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Emergency financial manager, Kevyn Orr in Detroit being called a "Uncle Tom"


I do not know if any of you know about Detroit's financial mess to the attune of  $16.9 billion in long-term debt to different area banks. I fail to understand how our Governor and the newly appointed EM are considered "Uncle Tom".  Those banks lent Detroit money. They are not the government where blacks go to plunder white taxes. These institutions have to stop lending money to leeches like the city of Detroit or go bankrupt themselves. When you borrow money, you have to pay it back. Why is that concept so difficult for Detroiters to understand?  

Then you have deeply pathological racists like Rev. Charles Williams II (of Rev. Al Sharpton's National Action Network) who also called the EM "Uncle Tom." Tom Barrow, another protester, said the" state's financial manager law is "Jim Crowesque."
 And the high and mighty Rev. Horrace Sheffield says, "This is colonialism in its neo-Negro form." 

Then I come across this article written by a Darrell Dawsey and there is a paragraph stating ...

    "Since when can't African-Americans criticize those they perceive as undermining their political interests? And since when does the right get to tell blacks what to say about other black people and how to say it? Seriously, this stuff is way out of control.

Of course, it's not nice to call someone an Uncle Tom. Nor is the term always fairly applied or, depending on your reading of Harriet Beecher Stowe, even etymologically accurate.

But as political shorthand goes, it's brutally efficient. And I think it takes a special kind of naiveté or disingenuousness to tell black folks that using the phrase is wrong because it's somehow "racist."

Those complaints just smack of an attempt to censor black political/cultural speech, particularly vehement and racially charged speech that makes some whites (and many conservatives) uncomfortable.

Blacks shouldn't be obligated to conform to that discomfort.

Truth is, there are blacks who consciously undermine the best interests of black people and communities specifically to further white racist agendas. White folks know they exist, same as black people do (which is why a Quentin Tarrantino can craft a "house Negro" archetype that resonates with such power and familiarity -- to blacks and whites alike -- in "Django Unchained")."

Detroit city workers have already been forced to take up to 20 percent pay cuts and see the erosion of their health care and pension benefits. Since corporate-oriented Mayor Dave Bing took office in 2009, some 4,000 city jobs have been eliminated.

The city is facing a monumental economic crisis. Public transportation is in an abysmal state, lighting is out in large sections of the city, and streets are in gross disrepair. Most of this started when the ex-Detroit mayor, Kwame M. Kilpatrick was in office. He was recently convicted of on 24 federal felony counts, including mail fraud, wire fraud, and racketeering. The conviction stemmed from a 38-charge felony indictment, in what a federal prosecutor called a "pattern of extortion, bribery and fraud" by some of Detroit's most prominent officials. And to my disbelief, there are still a few Detroiters claiming he was framed by our "white government".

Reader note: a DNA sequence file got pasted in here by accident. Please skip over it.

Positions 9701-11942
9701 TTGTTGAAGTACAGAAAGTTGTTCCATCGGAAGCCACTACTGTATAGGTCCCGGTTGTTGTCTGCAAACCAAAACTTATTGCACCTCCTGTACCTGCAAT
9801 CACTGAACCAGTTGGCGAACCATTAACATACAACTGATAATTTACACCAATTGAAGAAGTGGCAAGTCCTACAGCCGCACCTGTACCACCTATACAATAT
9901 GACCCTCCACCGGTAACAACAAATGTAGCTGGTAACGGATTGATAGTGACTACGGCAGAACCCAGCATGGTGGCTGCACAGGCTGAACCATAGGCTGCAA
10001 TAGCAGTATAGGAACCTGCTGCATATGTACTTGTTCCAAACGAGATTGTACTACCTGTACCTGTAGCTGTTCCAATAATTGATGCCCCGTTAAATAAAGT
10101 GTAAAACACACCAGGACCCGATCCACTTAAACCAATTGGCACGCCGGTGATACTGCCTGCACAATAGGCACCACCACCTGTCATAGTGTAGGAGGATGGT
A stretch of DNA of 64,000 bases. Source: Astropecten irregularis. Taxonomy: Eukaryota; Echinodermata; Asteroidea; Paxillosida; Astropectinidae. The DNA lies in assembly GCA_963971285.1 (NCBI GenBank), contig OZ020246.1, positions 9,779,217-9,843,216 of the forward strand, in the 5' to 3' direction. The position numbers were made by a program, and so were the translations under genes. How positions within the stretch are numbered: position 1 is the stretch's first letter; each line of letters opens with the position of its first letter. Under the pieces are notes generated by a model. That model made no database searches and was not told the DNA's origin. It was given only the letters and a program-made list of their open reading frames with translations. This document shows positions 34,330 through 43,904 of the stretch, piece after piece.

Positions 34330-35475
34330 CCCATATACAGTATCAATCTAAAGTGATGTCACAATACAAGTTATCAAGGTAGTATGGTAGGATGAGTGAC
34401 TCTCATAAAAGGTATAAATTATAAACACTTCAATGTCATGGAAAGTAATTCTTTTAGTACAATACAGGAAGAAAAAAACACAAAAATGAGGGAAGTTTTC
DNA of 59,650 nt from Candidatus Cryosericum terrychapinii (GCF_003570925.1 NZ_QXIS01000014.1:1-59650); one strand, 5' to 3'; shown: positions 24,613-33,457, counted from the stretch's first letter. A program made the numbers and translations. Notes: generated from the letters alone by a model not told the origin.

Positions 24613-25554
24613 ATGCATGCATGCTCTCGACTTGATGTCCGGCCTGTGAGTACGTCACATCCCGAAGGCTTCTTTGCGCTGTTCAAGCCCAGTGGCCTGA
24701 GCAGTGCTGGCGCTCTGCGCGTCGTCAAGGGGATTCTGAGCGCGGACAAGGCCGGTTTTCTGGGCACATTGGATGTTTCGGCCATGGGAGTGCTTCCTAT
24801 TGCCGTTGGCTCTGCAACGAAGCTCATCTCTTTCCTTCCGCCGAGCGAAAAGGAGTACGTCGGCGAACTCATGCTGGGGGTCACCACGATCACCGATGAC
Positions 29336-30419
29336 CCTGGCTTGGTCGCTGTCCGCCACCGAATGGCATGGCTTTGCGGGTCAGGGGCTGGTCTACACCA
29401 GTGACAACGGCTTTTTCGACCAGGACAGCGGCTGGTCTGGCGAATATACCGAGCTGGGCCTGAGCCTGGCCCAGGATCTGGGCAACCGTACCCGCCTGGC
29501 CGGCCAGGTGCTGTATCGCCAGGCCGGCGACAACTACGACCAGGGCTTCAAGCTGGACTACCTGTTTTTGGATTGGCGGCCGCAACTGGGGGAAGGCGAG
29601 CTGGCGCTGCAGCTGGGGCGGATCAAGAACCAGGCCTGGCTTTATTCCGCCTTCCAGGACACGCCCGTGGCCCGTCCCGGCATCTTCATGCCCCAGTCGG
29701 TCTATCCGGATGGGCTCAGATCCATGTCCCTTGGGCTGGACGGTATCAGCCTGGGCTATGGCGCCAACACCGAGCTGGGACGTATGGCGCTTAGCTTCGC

So I guess my question is, what do you all think about what is going on here?? Here is a link you can all read about this if you want to understand what and why it has happened. Do you believe there are racial overtones here??


Answer Question

Asked by Michigan-Mom74 at 9:10 PM on Apr. 2, 2013 in Politics & Current Events

Level 34 (66,351 Credits)
Answers (4)
  • I wish I could write a screen play. The movie created over Detroit's mess and the Kawame years would be fantastic.

    Yes there's racial overtones and those comments were made to be inflammatory, but what do the people opposing a financial manger expect. They want no accountability for how the money of the city was laundered out of the city.

    Answer by RyansMom001 at 9:20 PM on Apr. 2, 2013

  • I think in general those that scream the loudest of racism are those most guilty of racism. Just like those that scream the loudest for tolerance are the last to be tolerant of others that don't believe as they do.

    In the above situation, I think the only way they can retain support is to divide the population and they have learned by experience that one of the most effective ways to do that is to scream that someone is racist. It's sad that citizens can't see through that. Considering Detroit's illiteracy rate I would imagine they know that a good number of their constituents depend on their words. Sad, isn't it?

    Answer by QuinnMae at 9:26 PM on Apr. 2, 2013

  • After hearing that one council member demand that Obama bail out Detroit, since Detroit re-elected him, I don't think that there would be anything good said about anyone who took that job. Too many people there who don't think that they have to sacrifice anything at all, even though they contributed to the problems. (And that is just my opinion. I don't live there, nor do I know the people.)

    Answer by 29again at 12:18 AM on Apr. 3, 2013

  • Detroit has been on the brink of disaster for years, and everyone seems to want a quick way to blame someone else without proposing workable solutions.

    Answer by Ballad at 3:48 AM on Apr. 3, 2013

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